There’s also an awesome marquee for Coma and man, that made me happy.

Yes. You can really watch this on Tubi.

FANTASTIC FEST 2022: Tintorera…Tiger Shark (1977)

EDITOR’S NOTE: This was first on the site on December 22, 2018 but since it played Fantastic Fest live, I can’t miss the opportunity to talk about this movie that is more about male love than sharks.

When I was a kid in the 1970’s, I was sitting in a B. Dalton’s reading — parents routinely dropped kids off places to read without any fear of kidnapping back then — and discovered a copy of Alex Comfort’s The Joy of Sex on a shelf. I had no idea what it was at the time, but the drawings (by Chris Foss, who would go on to work on AlienFlash Gordon and Jodorowsky’s Dune) were upsetting to me. Hairy soft focused seventies post-hippies getting it on didn’t jibe well with my single digit mind.

I forgot what that feeling was like. And then I watched Tintorera…Tiger Shark.

This movie is based on the novel of the same name by oceanographer Ramón Bravo, an undersea explorer who studied the 19-foot-long species of shark known as “tintorera” and also discovered the sleeping sharks of Isla Mujeres. You may know him better for his role as the underwater zombie in Lucio Fulci’s Zombi 2.

Here’s the thing — this is a shark movie, but it’s also pretty much a softcore adult movie about the three-way relationship between the heroes. As such, this is the only shark movie I’ve watched all week with full frontal male nudity, which is something of an accomplishment.

Hugo Stiglitz from Nightmare City plays Steven, born in the US but a Mexican businessman here in Cancun for vacation. He falls for Patricia (Fiona Lewis, Dr. Phibes Rises Again) but breaks up with her when he can’t decide whether or not he’s in love with her. Ah, the 1970’s.

Jealousy ensues when she starts hooking up with Miguel (Andrés García, a real-life former diving instructor who is also in Bermuda: Cave of the Sharks), the swimming instructor at the resort. After those two dance the devil’s dance and Steven gets all misty-eyed, she goes skinny dipping and ends up being eaten by a tiger shark that seems to have breathing problems, judging by the soundtrack.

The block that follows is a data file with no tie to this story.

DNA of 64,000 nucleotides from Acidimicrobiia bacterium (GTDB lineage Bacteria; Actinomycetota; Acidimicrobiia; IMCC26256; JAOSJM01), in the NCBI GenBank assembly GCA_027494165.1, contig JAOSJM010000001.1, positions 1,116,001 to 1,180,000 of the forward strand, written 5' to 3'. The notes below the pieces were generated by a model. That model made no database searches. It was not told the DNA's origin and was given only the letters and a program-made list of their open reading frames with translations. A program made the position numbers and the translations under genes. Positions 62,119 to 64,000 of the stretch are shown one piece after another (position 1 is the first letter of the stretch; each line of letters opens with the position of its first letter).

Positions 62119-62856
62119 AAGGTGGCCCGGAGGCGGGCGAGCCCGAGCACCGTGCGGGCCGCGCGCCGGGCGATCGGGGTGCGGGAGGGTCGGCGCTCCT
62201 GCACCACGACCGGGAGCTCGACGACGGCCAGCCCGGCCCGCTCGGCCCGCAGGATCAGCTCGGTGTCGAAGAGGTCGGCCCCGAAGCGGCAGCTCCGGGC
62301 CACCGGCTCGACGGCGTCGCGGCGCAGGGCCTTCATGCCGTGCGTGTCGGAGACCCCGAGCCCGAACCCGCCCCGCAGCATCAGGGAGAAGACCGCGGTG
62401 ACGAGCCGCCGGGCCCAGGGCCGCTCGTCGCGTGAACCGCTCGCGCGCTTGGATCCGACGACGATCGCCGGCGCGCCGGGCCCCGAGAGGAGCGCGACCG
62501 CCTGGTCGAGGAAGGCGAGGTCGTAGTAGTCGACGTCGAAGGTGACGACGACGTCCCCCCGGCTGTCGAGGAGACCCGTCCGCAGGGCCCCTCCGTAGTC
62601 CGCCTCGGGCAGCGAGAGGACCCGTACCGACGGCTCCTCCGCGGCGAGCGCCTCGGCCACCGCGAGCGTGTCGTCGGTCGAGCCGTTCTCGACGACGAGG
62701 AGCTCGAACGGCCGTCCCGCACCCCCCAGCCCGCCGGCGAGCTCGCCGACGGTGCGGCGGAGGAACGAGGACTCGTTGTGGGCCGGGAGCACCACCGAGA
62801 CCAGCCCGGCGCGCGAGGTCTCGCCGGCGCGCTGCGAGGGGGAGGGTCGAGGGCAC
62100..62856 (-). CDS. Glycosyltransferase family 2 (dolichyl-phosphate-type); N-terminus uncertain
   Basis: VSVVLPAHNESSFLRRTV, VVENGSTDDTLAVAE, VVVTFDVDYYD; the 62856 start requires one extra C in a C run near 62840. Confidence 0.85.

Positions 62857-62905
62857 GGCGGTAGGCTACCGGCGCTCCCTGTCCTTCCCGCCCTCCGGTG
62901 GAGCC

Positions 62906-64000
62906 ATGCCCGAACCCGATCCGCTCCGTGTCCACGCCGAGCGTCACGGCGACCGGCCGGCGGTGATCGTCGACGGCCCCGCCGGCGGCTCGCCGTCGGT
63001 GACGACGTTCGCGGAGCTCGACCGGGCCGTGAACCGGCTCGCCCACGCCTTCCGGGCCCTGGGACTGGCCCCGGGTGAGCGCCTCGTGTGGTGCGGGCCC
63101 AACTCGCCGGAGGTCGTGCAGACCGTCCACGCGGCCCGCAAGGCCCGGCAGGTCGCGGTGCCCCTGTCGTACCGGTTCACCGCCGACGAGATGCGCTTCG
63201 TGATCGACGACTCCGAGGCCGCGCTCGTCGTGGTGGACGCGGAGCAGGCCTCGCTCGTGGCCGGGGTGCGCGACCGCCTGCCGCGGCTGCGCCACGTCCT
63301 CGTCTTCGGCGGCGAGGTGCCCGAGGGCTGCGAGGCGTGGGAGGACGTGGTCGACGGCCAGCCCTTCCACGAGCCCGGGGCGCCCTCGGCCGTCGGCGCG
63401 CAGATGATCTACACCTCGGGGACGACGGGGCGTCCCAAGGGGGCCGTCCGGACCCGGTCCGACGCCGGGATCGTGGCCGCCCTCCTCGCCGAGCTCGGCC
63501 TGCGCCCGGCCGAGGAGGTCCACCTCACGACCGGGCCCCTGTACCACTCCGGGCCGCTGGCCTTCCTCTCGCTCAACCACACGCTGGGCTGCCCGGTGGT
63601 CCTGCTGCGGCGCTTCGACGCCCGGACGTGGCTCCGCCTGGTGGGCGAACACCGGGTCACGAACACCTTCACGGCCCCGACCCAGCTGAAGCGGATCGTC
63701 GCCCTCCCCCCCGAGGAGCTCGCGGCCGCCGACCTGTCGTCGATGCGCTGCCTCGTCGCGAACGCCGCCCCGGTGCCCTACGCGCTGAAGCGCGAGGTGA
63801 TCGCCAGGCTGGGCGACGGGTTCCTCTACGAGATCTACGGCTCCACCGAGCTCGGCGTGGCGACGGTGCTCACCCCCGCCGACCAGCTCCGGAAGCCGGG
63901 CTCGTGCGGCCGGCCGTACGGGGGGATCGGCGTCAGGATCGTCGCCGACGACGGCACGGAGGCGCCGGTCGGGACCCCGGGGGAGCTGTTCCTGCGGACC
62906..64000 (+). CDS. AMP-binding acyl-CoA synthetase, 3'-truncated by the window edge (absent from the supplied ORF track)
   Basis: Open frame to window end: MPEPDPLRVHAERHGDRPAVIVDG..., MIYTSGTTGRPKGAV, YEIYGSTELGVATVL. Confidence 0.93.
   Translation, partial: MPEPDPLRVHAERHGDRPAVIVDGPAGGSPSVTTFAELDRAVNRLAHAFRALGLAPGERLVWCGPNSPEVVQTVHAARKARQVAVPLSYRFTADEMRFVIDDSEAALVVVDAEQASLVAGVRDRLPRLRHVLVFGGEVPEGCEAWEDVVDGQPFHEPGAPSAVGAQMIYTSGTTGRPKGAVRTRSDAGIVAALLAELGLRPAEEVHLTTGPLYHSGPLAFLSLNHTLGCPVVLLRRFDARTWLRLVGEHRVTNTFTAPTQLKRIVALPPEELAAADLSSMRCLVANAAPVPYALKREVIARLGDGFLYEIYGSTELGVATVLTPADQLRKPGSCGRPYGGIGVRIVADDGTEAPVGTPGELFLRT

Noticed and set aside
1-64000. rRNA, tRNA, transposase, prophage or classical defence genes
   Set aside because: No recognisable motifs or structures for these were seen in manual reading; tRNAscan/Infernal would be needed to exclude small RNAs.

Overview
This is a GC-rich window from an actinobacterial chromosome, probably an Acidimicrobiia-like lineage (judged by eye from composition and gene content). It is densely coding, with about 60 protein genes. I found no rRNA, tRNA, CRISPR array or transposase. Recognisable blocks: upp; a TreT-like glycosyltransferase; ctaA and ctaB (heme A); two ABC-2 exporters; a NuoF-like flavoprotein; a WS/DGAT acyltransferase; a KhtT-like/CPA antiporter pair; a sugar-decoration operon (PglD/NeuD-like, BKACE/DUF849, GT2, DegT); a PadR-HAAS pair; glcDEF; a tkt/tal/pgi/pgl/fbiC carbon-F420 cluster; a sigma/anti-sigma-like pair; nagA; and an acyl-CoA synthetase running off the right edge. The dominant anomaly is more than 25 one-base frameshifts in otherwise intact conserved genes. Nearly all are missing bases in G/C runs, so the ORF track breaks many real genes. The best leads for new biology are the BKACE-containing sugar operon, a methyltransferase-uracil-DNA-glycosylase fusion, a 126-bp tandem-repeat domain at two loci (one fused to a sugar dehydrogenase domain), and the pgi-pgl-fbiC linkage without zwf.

The two fight over what happened to Patricia, but neither ever learn that she was devoured by a shark. That night, the two hook up with Kelly and Cynthia Madison, two American college students looking for fun, and swim to Steven’s yacht as the heavy breathing shark follows them. They swap beds all night long before heading back to the resort and the shark decides to leave them alone. Kelly is played by Jennifer Ashley, who was also in Phantom of the Paradise, Chained Heat and Guyana: Cult of the Damned, while Cynthia is Laura Lyons, which is her real name and not a stage name inspired by the Sherlock Holmes story The Hound of the Baskervilles. She was the Playboy Playmate of the Month for February 1976 and actually led a strike amongst the club bunnies that led to better wages and rights for them. Other than an appearance on TV’s Love, American Style, this is the only other acting role in her career.

Steven and Miguel decide to partner up both in a shark hunting business and in being womanizers. They start shooting all manner of sharks, but Miguel warns Steven that if they ever meet a tiger shark that they must immediately get out of the water.

The guys meet Gabriella (Susan George, Die Screaming, Marianne) and take her shark hunting. She hates it, but falls for both men. They decide to form a triad relationship where they can’t be with any other woman or fall in love with her. Remember those The Joy of Sex drawings I mentioned earlier? Get ready to watch the play out as the three make love, make omelets and sightsee the Mayan ruins.

Sadly, the next time they go shark hunting, the tiger shark reappears — surprise! — and bites Miguel in half. Gabriella is so upset that she leaves, never to return. Steven vows revenge on the shark and beats up every shark he can find, upsetting even the most hardened fishermen. Surely, they tell him, he has killed the tiger shark by now.

Nope. It’s still out there, killing fishermen and lying in wait for Steven. At a beach party with Kelly, Cynthia and two new American girls (one of them is Priscilla Barnes from TV’s Three’s Company and The Devil’s Rejects), everyone skinny dips. As Steven and Cynthia make out nude in the water, the tiger shark comes back and tears the woman literally out of his embrace. Everyone is injured by the shark’s attack and Steven makes a promise to kill the shark himself.

You may be wondering: how will Steven go about killing this shark? If you guessed “he’s going to blow it up” then congratulations. You’ve been watching just as many shark movies as I have. Are explosives the shark’s natural predator?

Anyhow — Steven uses a devilfish to lure the shark close and then he hears its breathing, because that’s how sharks work. He succeeds in turning that shark into a million pieces, but loses his arm in the process. He wakes up in a hospital bed, minus an arm but filled with happy memories of the sexy times he shared with Miguel and Gabriella.